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Mike Johnson January 13, 2021 11 min read
888’s Yaniv Sherman: “Time Is of the Essence to Come up with an Agreement”
In what are monumental times for the US sports betting market, we spoke with one of the key stakeholders in the New York betting market amid the renewed push for the legalization of mobile sports betting in the Empire State. 888 SVP, Head of U.S. Yaniv Sherman sat down with us for a Q&A sharing his thoughts on New York Gov. Andrew Cuomo’s change of heart about the legalization of online betting in the state.
Sherman outlined the event as an important stepping-stone, but reminded that it was a window of opportunity and that time was of the essence. To see mobile betting successfully legalized, Sherman explained, stakeholderс would need to put aside their differences and come up with an agreeable proposal that would convince the governor and his office of the benefits of an open market.
Should a state-owned monopoly be established, cautions Sherman, this would lead to a lose-lose-lose situation for stakeholders, state revenue, and more importantly – the consumer. Here is our full sit down with Sherman.
Big news from New York with Gov. Andrew Cuomo announcing his plans to legalize mobile sports betting. The legalization push for sports betting in New York has been going for over ten years now with staunch supports such as Sen. Eric Adams and Sen. Joseph Addabbo ardently supporting the idea. Yet, progress in online sports betting was only made last week with the governor first announcing his intention to back mobile sports betting. We were hoping to find out what you think about the recent developments as an industry insider?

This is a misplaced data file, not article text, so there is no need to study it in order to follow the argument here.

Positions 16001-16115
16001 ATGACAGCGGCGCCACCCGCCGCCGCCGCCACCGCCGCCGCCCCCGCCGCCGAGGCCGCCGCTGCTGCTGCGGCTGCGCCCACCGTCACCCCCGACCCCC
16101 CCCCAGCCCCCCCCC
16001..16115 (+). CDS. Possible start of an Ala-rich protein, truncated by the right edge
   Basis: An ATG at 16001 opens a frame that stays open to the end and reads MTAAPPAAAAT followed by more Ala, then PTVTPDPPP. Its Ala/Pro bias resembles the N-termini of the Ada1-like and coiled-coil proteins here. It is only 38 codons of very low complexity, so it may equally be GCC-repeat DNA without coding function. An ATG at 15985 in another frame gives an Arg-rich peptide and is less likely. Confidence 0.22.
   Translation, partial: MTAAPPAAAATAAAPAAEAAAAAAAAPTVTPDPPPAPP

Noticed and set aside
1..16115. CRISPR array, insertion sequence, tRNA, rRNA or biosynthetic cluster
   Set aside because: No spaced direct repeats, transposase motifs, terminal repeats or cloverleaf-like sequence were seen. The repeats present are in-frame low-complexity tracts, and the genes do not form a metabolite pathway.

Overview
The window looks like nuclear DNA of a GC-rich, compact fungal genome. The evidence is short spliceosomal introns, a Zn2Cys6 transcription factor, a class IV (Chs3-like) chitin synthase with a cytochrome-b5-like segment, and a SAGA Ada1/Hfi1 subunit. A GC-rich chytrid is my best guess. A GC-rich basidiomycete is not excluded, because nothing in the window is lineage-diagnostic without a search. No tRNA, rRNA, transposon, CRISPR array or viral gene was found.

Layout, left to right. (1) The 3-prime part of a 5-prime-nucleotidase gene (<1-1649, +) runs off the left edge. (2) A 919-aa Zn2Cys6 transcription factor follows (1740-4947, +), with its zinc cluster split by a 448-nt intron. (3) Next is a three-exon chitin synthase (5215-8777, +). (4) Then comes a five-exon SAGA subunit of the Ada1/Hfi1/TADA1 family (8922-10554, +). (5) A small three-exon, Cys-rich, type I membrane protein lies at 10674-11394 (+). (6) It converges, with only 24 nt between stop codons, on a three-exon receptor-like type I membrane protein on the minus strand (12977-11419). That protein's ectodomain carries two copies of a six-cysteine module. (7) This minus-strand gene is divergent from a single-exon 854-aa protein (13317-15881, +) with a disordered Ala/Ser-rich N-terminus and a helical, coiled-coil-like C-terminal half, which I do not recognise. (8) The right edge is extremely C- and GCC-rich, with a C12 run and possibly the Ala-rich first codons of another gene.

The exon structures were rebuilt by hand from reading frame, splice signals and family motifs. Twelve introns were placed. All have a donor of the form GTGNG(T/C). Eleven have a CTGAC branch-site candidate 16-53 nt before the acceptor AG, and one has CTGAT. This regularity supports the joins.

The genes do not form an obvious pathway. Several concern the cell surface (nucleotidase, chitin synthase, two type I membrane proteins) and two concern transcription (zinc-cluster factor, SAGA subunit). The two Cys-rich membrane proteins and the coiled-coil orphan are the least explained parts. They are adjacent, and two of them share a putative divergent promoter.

Just to put things a bit more accurately, Gov. Cuomo did not state that he would legalize mobile sports betting – he felt or reflected that it would not require a constitutional reform, which was his suggestion to date, which meant that the process would be a lot more cumbersome and lengthy, and so that is indeed good news.
I think it remains to be seen how this develops because the situation in New York is relatively complicated. It has stakeholders, basically four or five groups that – each one of them – have their own interests. Some of those interests are overlapping; some of them are in some contradiction.
It remains to be seen if the stakeholders can find a common ground and then push a deal through with the legislator. Gov. Cuomo stated that he wants the state to run mobile sports betting. I think that statement sort of threw everyone down a different rabbit hole.
I think it’s still early days. On the back of that statement, Gov. Cuomo is potentially removing his principal objection and looking at the tax collection being done in New Jersey and Pennsylvania.
This is the start of the process. How effective and how competitive it would end up being is now, as I mentioned, up to the stakeholders and the legislators to come up with a reasonable.